Act 4: The Plan – Matchmaker, Matchmaker

Ruth 3:1-18

It’s amazing how little, comparatively speaking, it takes to encourage someone especially when God is at work. Ruth spoke 7 words in response to Boaz; what and how she spoke radically changed Boaz’ thoughts and dreams for the future. A weeks worth of groceries had a similar effect on Naomi, prompting an about-face; no longer focused on what she didn’t have, Naomi began to recognize the potential for future blessing. True, the full significance went far beyond 7 words and a bushel of barley; yet it is often simple things offered in kindness and humility that make a difference.

Some time passed from Ruth’s first day on the job of gleaning and the beginning of Chapter 3. Likely most if not all of harvest (barley harvest at least; see 2:23) has passed, all that is left is the work of winnowing out the last of the grain. Meanwhile, Naomi has been quietly observing and thinking about future need and the guidance she gave Orpah and Ruth before leaving Moab. Then she prayed that the Lord would enable them to find “rest in the home of a new husband” (Ruth 1:9). Orpah’s future is out of her control but Naomi still feels a sense of responsibility for Ruth’s well-being.

A. mom plans v.1-4

When Naomi finally comes to the point of action she wastes no time or words. She begins by asking Ruth a rhetorical question, one which assumes an affirmative answer, and just barrels ahead without waiting for a response. It’s almost as if Naomi had anticipated Ruth’s objections and was detemined to override them: we’re doing fine, no one’s interested in me, I don’t have a decent outfit, no clue what to say, how to approach a man on that kind of subject. Naomi has a solution for each of these hurdles to be overcome.

you need security – orig. word: rest; meaning: the sort of life that accompanies being settled in your own home with a put-together family. Ruth was probably too busy with the work of day-to-day existence to give much attention to husband hunting. Reprieve for a while after opportunity for gleaning ended but only until supplies ran out; then what? Circumstances certainly improved and had more promise than when in Moab, but… long-term security still a need.

Boaz has a duty – while not stated explicitly in the Law, principle is still there that a family line not be allowed to die out whenever possible. Since Boaz was related to Elimelech and apparently a bachelor, it would be logical to assume he could be prevailed upon to remedy Naomi’s dilemma. If Naomi had knowledge of other eligible family members, she kept it to herself, perhaps counting on Boaz’ demonstrated kindness to make up for distance in relationship.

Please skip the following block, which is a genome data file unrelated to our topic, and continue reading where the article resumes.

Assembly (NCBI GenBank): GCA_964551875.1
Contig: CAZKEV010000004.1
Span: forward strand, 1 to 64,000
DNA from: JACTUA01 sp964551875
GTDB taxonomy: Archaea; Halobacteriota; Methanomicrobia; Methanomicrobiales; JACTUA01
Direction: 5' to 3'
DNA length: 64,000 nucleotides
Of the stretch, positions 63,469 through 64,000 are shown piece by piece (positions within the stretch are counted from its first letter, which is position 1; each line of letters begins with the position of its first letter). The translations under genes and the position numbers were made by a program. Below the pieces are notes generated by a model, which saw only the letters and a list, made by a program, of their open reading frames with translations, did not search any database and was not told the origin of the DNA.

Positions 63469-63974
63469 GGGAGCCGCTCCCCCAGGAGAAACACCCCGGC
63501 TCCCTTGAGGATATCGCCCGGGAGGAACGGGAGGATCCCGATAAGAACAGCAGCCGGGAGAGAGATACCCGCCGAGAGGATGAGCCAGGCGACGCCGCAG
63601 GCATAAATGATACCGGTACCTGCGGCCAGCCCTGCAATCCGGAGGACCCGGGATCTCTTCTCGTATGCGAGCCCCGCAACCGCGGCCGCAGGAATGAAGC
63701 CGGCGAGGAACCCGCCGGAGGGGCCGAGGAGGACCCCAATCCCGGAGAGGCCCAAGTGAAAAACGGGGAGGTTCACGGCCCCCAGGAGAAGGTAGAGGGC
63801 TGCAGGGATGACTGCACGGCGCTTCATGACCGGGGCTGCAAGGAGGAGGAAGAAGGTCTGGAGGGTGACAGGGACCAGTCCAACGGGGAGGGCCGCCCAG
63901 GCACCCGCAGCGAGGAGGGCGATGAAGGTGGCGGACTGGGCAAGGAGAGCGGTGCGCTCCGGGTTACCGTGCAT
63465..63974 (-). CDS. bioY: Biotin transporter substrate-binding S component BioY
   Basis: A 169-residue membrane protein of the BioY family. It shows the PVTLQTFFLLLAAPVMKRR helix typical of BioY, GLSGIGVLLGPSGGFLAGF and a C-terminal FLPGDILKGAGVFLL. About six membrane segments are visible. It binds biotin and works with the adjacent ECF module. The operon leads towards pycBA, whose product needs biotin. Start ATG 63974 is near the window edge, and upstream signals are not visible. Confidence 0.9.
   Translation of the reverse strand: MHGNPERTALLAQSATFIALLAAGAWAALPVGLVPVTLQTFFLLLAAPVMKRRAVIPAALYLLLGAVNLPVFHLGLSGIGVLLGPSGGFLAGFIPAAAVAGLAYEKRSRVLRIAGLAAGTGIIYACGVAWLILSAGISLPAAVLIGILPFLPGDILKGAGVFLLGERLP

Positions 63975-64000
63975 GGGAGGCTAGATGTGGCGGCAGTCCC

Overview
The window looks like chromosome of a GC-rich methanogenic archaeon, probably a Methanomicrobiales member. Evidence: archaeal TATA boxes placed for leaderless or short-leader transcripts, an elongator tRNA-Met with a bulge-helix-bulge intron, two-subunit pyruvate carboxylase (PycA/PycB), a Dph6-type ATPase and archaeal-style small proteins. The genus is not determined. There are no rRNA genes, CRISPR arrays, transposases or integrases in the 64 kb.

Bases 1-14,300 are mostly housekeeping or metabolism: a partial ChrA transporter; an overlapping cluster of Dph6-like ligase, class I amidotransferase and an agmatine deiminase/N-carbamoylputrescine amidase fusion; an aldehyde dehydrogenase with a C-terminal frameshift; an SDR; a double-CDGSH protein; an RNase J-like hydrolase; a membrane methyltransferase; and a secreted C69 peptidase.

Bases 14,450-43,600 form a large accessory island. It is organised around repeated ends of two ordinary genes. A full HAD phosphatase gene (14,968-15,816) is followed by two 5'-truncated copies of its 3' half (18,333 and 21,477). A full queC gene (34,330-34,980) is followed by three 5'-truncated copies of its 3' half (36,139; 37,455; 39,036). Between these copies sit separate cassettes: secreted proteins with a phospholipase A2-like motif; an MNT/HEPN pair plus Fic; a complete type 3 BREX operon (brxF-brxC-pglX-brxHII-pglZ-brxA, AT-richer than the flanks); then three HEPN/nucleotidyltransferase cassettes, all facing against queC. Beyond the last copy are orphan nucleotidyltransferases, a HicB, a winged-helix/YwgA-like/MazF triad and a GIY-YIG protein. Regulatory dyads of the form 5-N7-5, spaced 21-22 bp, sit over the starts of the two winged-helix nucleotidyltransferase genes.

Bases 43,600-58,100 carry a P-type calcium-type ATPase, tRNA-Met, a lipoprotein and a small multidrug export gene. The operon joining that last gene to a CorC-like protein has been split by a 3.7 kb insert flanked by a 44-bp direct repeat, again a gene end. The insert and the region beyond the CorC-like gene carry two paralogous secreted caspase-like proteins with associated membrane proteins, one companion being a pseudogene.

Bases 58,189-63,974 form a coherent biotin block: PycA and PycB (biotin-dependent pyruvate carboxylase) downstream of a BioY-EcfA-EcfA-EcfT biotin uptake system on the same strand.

make yourself presentable – best clothes, best face, best perfume, best smile, but all in modesty. Even though they might be in reduced circumstances, Ruth could be neat and clean and presentable. Given Boaz’ character, simple modest beauty (the kind described by Peter in 1 Pet. 3:3-4) of a gentle and quiet spirit would be most attractive to him. Probably a concept not well-understood by Ruth because of her Moabite heritage.

take a risk – minimize risks to greatest extent possible: wait until you can approach Boaz without being observed, get his attention in a way that will not unnecessarily startle him, then follow his lead. Being part of God’s plan requires discernment and courage – discernment to know what individual responsibility is, courage to act when appropriate. In Ruth’s circumstance, she risked much personally – rejection by a potential husband, alienation in a foreign culture, her personal feelings; yet her character and trust in God were of adequate strength to enable her to do as Naomi instructed.

B. she proposes v.5-9

dutiful

“I will do everything you say” – Ruth isn’t a kid, she’s a grown woman, widowed, should be able to make her own decisions especially with regard to something this big. Yet,… she’s a foreigner in a new culture, not necessarily up to speed on the nuances of relationships, how to move the process of matchmaking along without causing offense or communicating the wrong thing. Ruth is content to trust Naomi for guidance – first, that what she is doing is right, then that she will do it the right way without damaging Boaz’ reputation or her own.

discreet

no witnesses, no embarassment – a public approach could lead others to believe Ruth was being presumptuous, would put Boaz on the spot and perhaps cause him embarassment in front of others. There’s duty, but there’s also chemistry! As well as other obligations of which Naomi and Ruth might be unaware. If there were a better option this would give Boaz an opportunity to tell Ruth without public notice. Approaching quietly, under the cover of darkness, Ruth awakened him in such a way as to not disturb others sleeping nearby.